Leading a meeting with purpose is so crucial to productivity and efficiency. Here is more of my conversation with the ‘expert’ on leading meetings, Trent Dunham:
Nils: I’ve been in a lot of meetings with you. Sometimes we are in and out in 30 minutes and other times we chat and take a lot of breaks. How have you developed when it comes to reading the room?
Trent: The first thing I would say is to always be aware. If you are leading a meeting, people are looking to you for the next destination. And if you’re not attuned to what’s happening in the room, it quickly becomes apparent that you’re tone deaf.
Body language is so important. Is that person smiling or looking frustrated? Are they leaning back in their chair with their arms crossed? Are they leaning in? Are they engaged? Are they making eye contact?
I once walked into a meeting with a new client. There were three of them in the room, and it was our first true strategy meeting. I walked up to the whiteboard to diagram something we were going to work through with them. The moment I got up, one of the executives picked up his phone, leaned back in his chair, and did not stop looking at it for the next two hours.
That spoke to me: This person has no interest in being here, thinks that what I’m talking about is unimportant, and doesn’t see any value in being a part of the conversation.
So, I addressed the other two people who were in the room. And we were productive. I circled back later to find out if there was something I could do differently to better engage that person.
Secondly, before you go into your meeting, know what their pain points are. If you walk in with an agenda that says, “I have tasks to accomplish,” it can come across a bit selfish.
I will often take an agenda that is developed by our team and blow it up. I usually do this to reorder things because I know when we walk into that room, this person is only thinking about one goal or issue, for example, attaining new donors.
So if getting new donors is number eight on our agenda when we walk in, we’ve just communicated to that person that we don’t understand their greatest need or stress level.
Build your agenda around the client’s needs.
My team will often laugh when we walk into a meeting with an agenda because there are very few times that I will stick to it! I see it more as a road map.
Nils: You’ve been leading meetings since you were 30 with people who were likely twice your age. As a young leader, how do you lead a room when it’s intimidating?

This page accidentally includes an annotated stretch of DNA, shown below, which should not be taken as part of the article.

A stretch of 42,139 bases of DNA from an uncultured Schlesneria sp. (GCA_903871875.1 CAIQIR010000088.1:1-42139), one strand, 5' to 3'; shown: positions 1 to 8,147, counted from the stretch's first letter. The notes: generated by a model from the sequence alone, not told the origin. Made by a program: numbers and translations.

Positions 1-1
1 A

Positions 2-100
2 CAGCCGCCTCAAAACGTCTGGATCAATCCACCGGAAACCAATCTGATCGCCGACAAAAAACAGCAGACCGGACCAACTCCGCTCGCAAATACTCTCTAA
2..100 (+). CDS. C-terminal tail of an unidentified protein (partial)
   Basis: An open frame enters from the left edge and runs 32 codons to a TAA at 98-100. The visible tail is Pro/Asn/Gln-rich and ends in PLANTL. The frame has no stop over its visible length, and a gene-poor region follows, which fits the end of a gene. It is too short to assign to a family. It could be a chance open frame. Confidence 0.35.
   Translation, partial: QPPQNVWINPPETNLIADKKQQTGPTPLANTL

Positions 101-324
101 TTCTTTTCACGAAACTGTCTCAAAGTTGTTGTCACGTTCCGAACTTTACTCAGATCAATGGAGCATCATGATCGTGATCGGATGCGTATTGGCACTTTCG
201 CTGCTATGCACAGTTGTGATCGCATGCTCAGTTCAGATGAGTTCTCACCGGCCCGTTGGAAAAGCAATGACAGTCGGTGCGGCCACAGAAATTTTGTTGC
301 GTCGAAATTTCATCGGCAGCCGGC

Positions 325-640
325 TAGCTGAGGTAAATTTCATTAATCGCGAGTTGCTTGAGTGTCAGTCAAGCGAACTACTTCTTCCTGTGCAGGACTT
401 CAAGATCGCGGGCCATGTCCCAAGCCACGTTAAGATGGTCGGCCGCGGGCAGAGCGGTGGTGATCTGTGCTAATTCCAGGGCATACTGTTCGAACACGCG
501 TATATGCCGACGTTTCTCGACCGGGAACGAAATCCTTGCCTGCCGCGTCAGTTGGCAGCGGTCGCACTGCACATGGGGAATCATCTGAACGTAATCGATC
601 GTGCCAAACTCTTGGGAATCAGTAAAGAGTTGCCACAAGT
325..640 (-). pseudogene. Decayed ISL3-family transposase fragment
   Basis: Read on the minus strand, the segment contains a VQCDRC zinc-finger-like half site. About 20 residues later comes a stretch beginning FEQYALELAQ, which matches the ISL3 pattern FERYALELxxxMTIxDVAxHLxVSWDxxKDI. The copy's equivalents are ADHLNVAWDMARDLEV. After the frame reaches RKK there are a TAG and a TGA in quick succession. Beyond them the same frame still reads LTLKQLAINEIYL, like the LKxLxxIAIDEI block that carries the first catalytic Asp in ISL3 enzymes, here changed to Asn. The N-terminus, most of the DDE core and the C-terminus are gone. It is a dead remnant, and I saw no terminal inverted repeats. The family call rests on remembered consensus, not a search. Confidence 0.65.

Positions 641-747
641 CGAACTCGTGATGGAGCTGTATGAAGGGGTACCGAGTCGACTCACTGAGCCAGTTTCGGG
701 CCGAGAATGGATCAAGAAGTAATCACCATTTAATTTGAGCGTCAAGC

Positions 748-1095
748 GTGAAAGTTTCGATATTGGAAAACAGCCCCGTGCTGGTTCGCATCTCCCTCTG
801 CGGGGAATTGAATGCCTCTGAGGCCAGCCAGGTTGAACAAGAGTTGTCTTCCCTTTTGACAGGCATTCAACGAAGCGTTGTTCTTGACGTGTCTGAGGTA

Trent: Be comfortable in what you know and what you don’t know. And be confident! There are times you might have an answer for every question and other times when there is power in saying, “Let me talk to someone and get back to you on that…” Or even just, “I don’t know. That’s not really the area we focus on.” I think people appreciate knowing the guardrails and the sandbox you operate in.
My parents grew up in Los Angeles and belonged to a church called The Church of the Open Door. At that time, it was led by a pastor named J. Vernon McGee.
Dr. McGee was a bigger-than-life figure. Once a week, my grandfather would take him to play golf as a time to decompress. I found a photo after my grandfather passed away of him and Dr. McGee in the tee box on the golf course. Dr. McGee is in slacks, suspenders, and a tank top!
I keep that picture on my desk to remind myself that the clients we work with and serve are just normal people with stresses that come along with ministry.
And so I want to communicate this: “The skills that I’m bringing to you are not skills that you’ve been called to develop. God has called you to reach people with the gospel. God has called you to communicate at a high level. God has called you to send food to kids who need it. He’s given me a totally different calling, and that’s to help you do more of the ministry you’ve been called to do.”
For further tips on how to lead a meeting effectively, be sure to check out more of this conversation on The Dunham Podcast episode, How to Lead a (Productive) Meeting.
More Insights from Dunham+Company: “How to Lead a (Productive) Meeting, Part One”
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